Is Public Housing Worth Saving?

As Seattle embarks on four HOPE VI projects, the program's philosophy remains questionable and its future uncertain.
February 18, 2004, 3pm PST | Chris Steins | @urbaninsight
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Guest columnist Howard Husock warns Seattle, and all recipients of HOPE VI funds, that the success of the public housing rehabilitation program was constructed on shaky assumptions. The HOPE VI program seeks to rectify the concentration of poverty that often results with public housing projects by attempting to mix the poor with the non-poor. "The stakes are high: It can well be anticipated that, if maintenance declines, middle-income families will desert the development, leaving behind the feared concentration of poverty." Husock also questions the work ethic that subsidized housing inspires, and the sageness of cities dedicating land to low-income housing for perpetuity.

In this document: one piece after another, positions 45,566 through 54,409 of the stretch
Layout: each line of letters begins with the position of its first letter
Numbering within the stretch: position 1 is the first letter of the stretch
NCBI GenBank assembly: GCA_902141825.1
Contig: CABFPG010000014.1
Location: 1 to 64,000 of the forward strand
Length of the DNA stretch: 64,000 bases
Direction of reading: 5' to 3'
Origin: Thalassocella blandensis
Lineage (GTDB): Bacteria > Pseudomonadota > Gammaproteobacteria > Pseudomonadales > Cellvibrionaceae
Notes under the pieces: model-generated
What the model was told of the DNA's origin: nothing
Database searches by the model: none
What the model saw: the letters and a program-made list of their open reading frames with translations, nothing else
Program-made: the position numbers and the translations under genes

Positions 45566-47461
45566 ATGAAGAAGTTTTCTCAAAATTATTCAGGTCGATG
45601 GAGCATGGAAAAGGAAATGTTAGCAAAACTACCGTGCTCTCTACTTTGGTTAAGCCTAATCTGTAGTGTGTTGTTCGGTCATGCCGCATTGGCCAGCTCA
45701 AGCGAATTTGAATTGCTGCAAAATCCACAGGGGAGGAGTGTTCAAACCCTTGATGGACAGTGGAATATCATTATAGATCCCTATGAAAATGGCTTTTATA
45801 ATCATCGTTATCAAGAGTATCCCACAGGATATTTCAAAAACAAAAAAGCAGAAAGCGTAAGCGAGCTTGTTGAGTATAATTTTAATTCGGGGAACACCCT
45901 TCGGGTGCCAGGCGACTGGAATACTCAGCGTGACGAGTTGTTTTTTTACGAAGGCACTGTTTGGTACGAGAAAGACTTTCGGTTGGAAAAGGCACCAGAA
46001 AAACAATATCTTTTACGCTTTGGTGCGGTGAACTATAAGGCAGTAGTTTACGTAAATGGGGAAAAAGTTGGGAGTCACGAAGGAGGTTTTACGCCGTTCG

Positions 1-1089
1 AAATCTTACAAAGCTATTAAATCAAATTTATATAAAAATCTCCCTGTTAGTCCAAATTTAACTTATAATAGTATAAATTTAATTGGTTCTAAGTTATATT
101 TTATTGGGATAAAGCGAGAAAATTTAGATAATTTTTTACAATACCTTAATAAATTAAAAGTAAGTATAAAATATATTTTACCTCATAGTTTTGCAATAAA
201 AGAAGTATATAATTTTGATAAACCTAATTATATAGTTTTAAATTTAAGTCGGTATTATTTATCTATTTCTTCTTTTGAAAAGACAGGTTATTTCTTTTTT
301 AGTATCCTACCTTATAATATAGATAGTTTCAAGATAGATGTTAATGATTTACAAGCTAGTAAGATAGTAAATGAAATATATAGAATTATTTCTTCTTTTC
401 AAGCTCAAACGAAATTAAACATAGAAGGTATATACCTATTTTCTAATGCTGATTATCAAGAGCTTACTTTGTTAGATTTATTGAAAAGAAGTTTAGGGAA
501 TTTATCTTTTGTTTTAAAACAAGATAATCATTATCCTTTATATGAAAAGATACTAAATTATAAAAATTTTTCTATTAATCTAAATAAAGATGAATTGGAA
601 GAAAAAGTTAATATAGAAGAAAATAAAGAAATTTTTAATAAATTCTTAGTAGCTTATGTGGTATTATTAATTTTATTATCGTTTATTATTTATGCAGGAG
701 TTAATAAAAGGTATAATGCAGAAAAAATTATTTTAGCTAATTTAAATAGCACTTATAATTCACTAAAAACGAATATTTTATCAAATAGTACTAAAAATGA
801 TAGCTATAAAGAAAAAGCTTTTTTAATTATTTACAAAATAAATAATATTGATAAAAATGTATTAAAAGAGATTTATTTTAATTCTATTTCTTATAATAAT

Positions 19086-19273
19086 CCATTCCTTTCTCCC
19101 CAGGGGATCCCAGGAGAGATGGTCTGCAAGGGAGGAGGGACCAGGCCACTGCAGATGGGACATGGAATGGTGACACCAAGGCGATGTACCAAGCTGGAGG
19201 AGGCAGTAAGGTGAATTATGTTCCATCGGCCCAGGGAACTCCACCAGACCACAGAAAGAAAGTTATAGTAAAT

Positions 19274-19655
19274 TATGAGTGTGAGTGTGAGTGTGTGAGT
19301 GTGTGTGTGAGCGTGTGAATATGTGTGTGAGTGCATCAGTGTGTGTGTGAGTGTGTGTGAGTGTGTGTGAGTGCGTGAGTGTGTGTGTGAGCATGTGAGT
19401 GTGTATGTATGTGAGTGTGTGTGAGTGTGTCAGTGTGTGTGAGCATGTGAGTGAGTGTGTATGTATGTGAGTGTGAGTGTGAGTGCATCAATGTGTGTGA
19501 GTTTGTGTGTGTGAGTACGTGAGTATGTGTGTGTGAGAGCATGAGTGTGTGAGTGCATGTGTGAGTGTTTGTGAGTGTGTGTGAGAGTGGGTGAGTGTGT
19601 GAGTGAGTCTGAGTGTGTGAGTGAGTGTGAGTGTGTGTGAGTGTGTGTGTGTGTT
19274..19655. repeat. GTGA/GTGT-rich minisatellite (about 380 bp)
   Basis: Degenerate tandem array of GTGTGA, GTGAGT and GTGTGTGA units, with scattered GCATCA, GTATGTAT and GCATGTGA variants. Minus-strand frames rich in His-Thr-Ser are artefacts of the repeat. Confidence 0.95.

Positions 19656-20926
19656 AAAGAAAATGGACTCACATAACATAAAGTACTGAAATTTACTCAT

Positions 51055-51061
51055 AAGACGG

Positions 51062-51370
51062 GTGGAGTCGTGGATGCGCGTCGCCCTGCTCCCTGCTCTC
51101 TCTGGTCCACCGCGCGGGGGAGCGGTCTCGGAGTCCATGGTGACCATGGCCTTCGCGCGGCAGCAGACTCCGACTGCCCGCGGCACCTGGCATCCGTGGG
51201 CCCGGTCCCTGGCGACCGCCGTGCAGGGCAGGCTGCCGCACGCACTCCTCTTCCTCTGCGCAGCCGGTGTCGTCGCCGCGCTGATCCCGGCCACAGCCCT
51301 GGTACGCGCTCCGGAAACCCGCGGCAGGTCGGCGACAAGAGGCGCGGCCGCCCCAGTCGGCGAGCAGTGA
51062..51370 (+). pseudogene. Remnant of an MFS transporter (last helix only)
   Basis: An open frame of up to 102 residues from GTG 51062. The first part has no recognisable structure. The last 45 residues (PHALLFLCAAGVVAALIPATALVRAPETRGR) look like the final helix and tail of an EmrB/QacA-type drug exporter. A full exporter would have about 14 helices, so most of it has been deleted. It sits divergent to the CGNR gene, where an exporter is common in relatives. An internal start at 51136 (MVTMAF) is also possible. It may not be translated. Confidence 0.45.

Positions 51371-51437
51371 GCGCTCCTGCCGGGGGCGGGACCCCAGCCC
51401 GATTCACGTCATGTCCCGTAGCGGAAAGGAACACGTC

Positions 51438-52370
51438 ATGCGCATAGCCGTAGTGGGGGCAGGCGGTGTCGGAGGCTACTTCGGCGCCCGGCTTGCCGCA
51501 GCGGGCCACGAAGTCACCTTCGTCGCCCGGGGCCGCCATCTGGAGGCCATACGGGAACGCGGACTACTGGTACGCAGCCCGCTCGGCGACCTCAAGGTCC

Thanks to Ratna Amin

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Published on Sunday, February 15, 2004 in The Seattle Post-Intelligencer
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